Justia Drugs & Biotech Opinion Summaries

Articles Posted in Antitrust & Trade Regulation
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Reckitt developed Suboxone tablets, a prescription drug used to treat opioid addiction. Toward the end of its seven-year period of exclusivity in which other manufacturers could not introduce generic versions, Reckitt developed an under-the-tongue film version of Suboxone, which would enjoy its own exclusivity period. Generic versions of Suboxone tablets would not be rated as equivalent to the name-brand Suboxone film, so state substitution laws would not require pharmacists to substitute generic Suboxone tablets if a patient were prescribed Suboxone film.Purchasers filed suit, alleging that Reckitt’s transition to Suboxone film was coupled with efforts to eliminate the demand for Suboxone tablets and to coerce prescribers to prefer film in order to maintain monopoly power, in violation of the Sherman Act, 15 U.S.C. 2. The Purchasers submitted an expert report indicating that, due to Reckitt’s allegedly-anticompetitive conduct, the proposed class paid more for brand Suboxone products. The district court certified a class of “[a]ll persons or entities . . . who purchased branded Suboxone tablets directly from Reckitt” during a specified period. The Third Circuit affirmed. Common evidence exists to prove the Purchasers’ antitrust theory and the resulting injury. Although allocating the damages among class members may be necessary after judgment, such individual questions do not ordinarily preclude the use of the class action device; the court correctly found that common issues predominate. View "In re: Suboxone Antitrust Litigation" on Justia Law

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GSK’s patent to an anti-epilepsy drug, Lamictal, was to expire in 2009. Teva sought to market a generic version of Lamictal, lamotrigine, before GSK’s patent expired. Teva submitted an Abbreviated New Drug Application. GSK sued for infringement. After Teva received a favorable ruling with respect to one claim in 2005, the parties settled. Teva would begin selling lamotrigine six months before it could have had GSK won but later than if it had succeeded in litigation. GSK promised not to launch an authorized generic (AG) version of Lamictal. Had the parties not settled and had Teva succeeded in litigation, it would have been entitled to a 180-day exclusivity period as the generic first filer but GSK could have launched an AG.Companies that directly purchased Lamictal or lamotrigine (Direct Purchasers) sued, claiming the settlement violated the antitrust laws because GSK “paid” Teva to stay out of the market by promising not to launch an AG, resulting in Direct Purchasers paying more than they would have otherwise.The district court certified a class of all companies that purchased Lamictal from GSK or lamotrigine from Teva. The Third Circuit vacated. The district court certified the class without undertaking the required “rigorous” analysis, failing to resolve key factual disputes, assess competing evidence, and weigh conflicting expert testimony, all of which bear heavily on the predominance requirement, and confused injury with damages. View "In re: Lamictal Direct Purchaser Antitrust Litigation" on Justia Law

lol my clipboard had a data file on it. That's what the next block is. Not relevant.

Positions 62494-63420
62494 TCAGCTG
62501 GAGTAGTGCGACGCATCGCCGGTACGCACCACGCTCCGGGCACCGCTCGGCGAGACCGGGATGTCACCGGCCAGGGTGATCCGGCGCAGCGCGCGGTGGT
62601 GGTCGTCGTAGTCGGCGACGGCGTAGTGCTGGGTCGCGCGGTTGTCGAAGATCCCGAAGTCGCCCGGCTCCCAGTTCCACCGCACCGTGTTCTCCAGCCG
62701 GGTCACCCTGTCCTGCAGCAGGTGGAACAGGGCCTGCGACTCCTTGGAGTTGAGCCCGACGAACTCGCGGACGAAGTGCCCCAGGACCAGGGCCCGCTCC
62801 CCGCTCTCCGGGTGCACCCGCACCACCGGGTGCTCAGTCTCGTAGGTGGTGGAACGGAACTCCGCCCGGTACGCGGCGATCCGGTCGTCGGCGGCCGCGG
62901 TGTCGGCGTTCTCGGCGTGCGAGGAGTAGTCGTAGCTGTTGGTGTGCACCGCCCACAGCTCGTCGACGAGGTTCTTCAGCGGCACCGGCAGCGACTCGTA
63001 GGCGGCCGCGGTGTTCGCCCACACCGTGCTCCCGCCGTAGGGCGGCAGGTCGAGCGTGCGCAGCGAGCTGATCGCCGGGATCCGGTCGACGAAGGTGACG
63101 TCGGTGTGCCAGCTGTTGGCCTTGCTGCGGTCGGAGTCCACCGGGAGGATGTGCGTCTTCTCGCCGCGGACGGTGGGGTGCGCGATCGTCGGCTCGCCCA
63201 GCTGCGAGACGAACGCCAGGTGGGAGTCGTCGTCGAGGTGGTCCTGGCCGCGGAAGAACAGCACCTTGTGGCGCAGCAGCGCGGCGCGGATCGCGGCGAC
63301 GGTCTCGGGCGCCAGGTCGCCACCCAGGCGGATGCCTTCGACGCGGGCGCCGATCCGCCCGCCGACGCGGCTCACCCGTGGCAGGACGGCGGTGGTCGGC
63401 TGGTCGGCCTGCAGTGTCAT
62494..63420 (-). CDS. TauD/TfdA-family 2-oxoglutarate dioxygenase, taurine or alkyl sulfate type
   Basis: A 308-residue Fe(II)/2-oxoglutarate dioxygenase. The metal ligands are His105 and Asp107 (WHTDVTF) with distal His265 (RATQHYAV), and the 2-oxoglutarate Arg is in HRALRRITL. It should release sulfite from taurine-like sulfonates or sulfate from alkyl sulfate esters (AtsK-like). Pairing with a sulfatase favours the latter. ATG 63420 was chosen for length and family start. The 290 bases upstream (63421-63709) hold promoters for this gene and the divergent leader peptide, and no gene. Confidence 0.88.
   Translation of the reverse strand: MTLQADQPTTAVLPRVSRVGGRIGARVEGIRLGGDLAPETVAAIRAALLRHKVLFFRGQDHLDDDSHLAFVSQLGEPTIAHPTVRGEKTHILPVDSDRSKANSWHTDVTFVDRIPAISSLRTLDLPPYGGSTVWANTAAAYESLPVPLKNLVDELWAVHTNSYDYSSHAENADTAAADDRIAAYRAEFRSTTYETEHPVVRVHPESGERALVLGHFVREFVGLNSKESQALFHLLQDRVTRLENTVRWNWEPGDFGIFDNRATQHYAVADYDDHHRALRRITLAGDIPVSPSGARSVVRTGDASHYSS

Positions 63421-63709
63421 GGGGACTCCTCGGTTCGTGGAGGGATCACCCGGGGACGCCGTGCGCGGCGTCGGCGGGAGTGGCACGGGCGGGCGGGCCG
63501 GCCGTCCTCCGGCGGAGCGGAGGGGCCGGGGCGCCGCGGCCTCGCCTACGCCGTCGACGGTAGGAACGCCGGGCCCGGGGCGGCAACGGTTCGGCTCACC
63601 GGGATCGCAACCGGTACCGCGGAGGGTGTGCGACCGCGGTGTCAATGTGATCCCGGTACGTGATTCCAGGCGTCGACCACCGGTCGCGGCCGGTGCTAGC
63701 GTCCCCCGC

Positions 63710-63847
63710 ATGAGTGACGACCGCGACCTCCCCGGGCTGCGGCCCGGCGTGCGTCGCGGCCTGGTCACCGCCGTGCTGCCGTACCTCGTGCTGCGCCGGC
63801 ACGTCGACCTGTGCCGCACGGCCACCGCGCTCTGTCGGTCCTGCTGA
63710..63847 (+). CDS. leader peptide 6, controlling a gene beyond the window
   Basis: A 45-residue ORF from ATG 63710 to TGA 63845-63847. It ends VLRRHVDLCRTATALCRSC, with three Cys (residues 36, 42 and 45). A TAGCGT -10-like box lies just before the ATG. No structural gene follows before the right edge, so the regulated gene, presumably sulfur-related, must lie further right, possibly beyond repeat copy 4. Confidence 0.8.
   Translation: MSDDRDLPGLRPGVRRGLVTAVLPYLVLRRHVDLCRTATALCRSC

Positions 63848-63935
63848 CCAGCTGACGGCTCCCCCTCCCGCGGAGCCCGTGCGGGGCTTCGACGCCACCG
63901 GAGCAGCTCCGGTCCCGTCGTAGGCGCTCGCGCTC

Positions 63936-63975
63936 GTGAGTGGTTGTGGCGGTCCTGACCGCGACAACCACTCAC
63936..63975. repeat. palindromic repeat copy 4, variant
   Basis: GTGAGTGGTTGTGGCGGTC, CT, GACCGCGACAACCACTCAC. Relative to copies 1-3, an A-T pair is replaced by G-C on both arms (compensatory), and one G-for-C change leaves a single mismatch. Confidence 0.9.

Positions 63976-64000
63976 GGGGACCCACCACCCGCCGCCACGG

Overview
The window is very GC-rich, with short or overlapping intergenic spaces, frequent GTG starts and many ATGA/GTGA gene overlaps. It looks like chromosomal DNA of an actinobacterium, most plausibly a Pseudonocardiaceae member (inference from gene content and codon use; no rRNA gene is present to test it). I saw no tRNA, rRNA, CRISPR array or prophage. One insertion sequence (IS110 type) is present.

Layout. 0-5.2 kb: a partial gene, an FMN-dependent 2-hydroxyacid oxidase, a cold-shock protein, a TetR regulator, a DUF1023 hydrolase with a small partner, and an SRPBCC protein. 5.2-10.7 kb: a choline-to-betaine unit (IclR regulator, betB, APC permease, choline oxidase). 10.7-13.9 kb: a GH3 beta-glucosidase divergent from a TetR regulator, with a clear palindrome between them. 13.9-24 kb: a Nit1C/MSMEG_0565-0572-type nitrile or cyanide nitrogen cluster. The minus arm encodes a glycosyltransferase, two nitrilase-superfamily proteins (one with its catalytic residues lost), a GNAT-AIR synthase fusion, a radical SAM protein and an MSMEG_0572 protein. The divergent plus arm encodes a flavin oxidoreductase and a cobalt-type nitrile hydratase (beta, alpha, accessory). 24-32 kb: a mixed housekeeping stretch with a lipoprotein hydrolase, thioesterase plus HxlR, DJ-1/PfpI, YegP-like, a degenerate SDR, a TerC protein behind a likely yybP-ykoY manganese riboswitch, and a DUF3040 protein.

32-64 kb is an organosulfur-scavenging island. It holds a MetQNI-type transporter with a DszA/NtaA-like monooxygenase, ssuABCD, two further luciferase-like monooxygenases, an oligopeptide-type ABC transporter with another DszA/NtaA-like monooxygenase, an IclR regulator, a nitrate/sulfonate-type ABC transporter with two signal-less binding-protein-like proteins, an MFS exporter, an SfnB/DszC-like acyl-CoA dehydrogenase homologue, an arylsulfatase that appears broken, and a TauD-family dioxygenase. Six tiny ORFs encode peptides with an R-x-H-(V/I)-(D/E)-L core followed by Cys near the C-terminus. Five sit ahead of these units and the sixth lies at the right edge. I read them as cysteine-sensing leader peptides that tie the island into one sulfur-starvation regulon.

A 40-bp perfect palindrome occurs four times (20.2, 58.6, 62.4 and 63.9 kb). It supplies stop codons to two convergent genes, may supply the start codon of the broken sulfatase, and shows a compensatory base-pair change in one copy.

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RDC is a direct purchaser and wholesaler of Remicade, the brand name of infliximab, a “biologic infusion drug” manufactured by J&J and used to treat inflammatory conditions such as rheumatoid arthritis and Crohn’s disease. For many years, Remicade was the only infliximab drug available. That position was threatened when the FDA began approving “biosimilars,” produced by other companies and deemed by the FDA to have no clinically meaningful differences from Remicade. RDC alleged that J&J sought to maintain Remicade’s monopoly by engaging in an anticompetitive “Biosimilar Readiness Plan,” which consisted of imposing biosimilar-exclusion contracts on insurers that either require insurers to deny coverage for biosimilars altogether or impose unreasonable preconditions governing coverage; multi-product bundling of J&J’s Remicade with other J&J drugs, biologics, and medical devices; and exclusionary agreements and bundling arrangements with healthcare providers. RDC’s own contractual relationship with J&J is limited to a 2015 Distribution Agreement, which is not alleged to be part of J&J’s Plan. The Agreement contains an arbitration clause, applicable to any claim “arising out of or relating to the Agreement. Reversing the district court, the Third Circuit held that RDC’s antitrust claims do “arise out of or relate to” the Agreement and must be referred to arbitration. View "In re: Remicade (Direct Purchaser) Antitrust Litigation" on Justia Law

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Shire manufactured and marketed the lucrative drug Vancocin, which is used to treat a life-threatening gastrointestinal infection. After Shire learned that manufacturers were considering making generic equivalents to Vancocin, it inundated the Food and Drug Administration (FDA) with allegedly meritless filings to delay approval of those generics. The FDA eventually rejected Shire’s filings and approved generic equivalents to Vancocin. The filings resulted in a high cost to consumers. Shire had delayed generic entry for years and reaped hundreds of millions of dollars in profits. Nearly five years later, after Shire had divested itself of Vancocin, the Federal Trade Commission (FTC) filed suit against Shire under Section 13(b) of the Federal Trade Commission Act, 15 U.S.C. 53(b), seeking a permanent injunction and restitution, and alleging that Shire’s petitioning was an unfair method of competition. The district court dismissed, finding that the FTC’s allegations of long-past petitioning activity failed to satisfy Section 13(b)’s requirement that Shire “is violating” or “is about to violate” the law. The Third Circuit affirmed, rejecting “the FTC’s invitation to stretch Section 13(b) beyond its clear text.” The FTC admits that Shire is not currently violating the law and did not allege that Shire is about to violate the law. View "Federal Trade Commission v. Shire ViroPharma Inc" on Justia Law

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The First Circuit reversed the district court’s certification of a class of all purchasers of Asacol, including purchasers who had not suffered any injury attributable to Defendants’ allegedly anticompetitive behavior, holding that the district court’s approach to certifying a class was at odds with both Supreme Court precedent and the law of this circuit.Drug manufacturer Warner Chilcott Limited’s coordinated withdrawal and entry of two drugs, Asacol and the similar drug called Delzicol, precluded generic manufacturers from introducing a generic version of Asacol, which would have provided a lower-cost alternative to Warner’s drugs, Delzicol and Asacol HD. Plaintiffs filed a class action alleging violations of the consumer protection and antitrust laws of twenty-five states and the District of Columbia. The district court certified a class of all Asacol purchasers who subsequently purchased Delzicol or Asacol HD in one of those twenty-six jurisdictions, finding that while ten percent of the class had not suffered any injury, those uninjured class members could be removed in a proceeding conducted by a claims administrator. The First Circuit reversed, holding that where injury-in-fact is a required element of an antitrust action, a class cannot be certified based on an expectation that the defendant will have no opportunity to press at trial genuine challenges to allegations of injury-in-fact. View "Teamsters Union 25 Health Services & Insurance Plan v. Warner Chilcott Limited" on Justia Law